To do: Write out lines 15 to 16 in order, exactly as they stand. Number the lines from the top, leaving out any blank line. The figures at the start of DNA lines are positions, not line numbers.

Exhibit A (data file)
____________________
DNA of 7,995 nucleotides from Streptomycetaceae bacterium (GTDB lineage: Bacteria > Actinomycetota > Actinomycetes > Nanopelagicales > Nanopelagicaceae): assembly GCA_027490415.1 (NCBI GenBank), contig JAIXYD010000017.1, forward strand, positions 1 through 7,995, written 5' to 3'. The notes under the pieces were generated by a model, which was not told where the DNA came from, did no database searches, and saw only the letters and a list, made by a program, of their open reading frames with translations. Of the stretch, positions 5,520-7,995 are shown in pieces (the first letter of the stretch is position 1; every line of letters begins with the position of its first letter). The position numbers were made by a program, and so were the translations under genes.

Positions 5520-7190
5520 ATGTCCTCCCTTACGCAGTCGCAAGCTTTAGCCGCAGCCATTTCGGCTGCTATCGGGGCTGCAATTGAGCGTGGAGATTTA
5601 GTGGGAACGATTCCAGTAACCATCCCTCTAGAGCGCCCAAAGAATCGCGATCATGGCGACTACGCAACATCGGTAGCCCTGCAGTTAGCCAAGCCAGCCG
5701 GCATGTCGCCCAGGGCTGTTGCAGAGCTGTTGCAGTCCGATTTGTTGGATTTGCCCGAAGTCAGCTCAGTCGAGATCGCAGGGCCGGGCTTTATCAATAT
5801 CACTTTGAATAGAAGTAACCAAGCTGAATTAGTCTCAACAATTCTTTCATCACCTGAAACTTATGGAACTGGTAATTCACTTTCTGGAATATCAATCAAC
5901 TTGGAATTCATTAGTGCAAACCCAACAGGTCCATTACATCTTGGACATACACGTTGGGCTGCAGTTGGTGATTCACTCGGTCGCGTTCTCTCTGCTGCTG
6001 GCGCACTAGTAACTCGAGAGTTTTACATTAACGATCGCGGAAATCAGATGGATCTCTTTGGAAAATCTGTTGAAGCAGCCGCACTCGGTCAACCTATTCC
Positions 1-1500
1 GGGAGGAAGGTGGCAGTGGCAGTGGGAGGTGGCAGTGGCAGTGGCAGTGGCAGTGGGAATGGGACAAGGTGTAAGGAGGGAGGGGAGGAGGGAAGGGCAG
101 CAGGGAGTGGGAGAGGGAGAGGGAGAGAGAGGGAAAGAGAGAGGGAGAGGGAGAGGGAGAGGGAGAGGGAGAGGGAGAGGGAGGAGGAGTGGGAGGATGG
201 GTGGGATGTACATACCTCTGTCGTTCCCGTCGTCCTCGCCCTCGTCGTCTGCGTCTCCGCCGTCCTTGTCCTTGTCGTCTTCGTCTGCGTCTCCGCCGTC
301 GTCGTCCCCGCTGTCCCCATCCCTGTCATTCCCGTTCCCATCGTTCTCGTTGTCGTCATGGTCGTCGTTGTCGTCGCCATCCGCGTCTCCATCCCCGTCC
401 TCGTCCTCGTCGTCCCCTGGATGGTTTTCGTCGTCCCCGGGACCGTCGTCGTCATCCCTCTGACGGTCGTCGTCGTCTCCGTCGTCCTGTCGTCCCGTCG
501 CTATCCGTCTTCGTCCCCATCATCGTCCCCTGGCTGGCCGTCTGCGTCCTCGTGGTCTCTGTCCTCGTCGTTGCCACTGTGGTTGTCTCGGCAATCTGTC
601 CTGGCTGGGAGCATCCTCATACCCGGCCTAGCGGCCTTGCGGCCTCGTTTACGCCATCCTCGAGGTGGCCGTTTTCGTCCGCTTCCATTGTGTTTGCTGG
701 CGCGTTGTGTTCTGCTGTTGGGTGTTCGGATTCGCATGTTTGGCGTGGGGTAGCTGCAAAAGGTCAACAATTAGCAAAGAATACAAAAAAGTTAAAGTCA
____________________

501 CTATCCGTCTTCGTCCCCATCATCGTCCCCTGGCTGGCCGTCTGCGTCCTCGTGGTCTCTGTCCTCGTCGTTGCCACTGTGGTTGTCTCGGCAATCTGTC
601 CTGGCTGGGAGCATCCTCATACCCGGCCTAGCGGCCTTGCGGCCTCGTTTACGCCATCCTCGAGGTGGCCGTTTTCGTCCGCTTCCATTGTGTTTGCTGG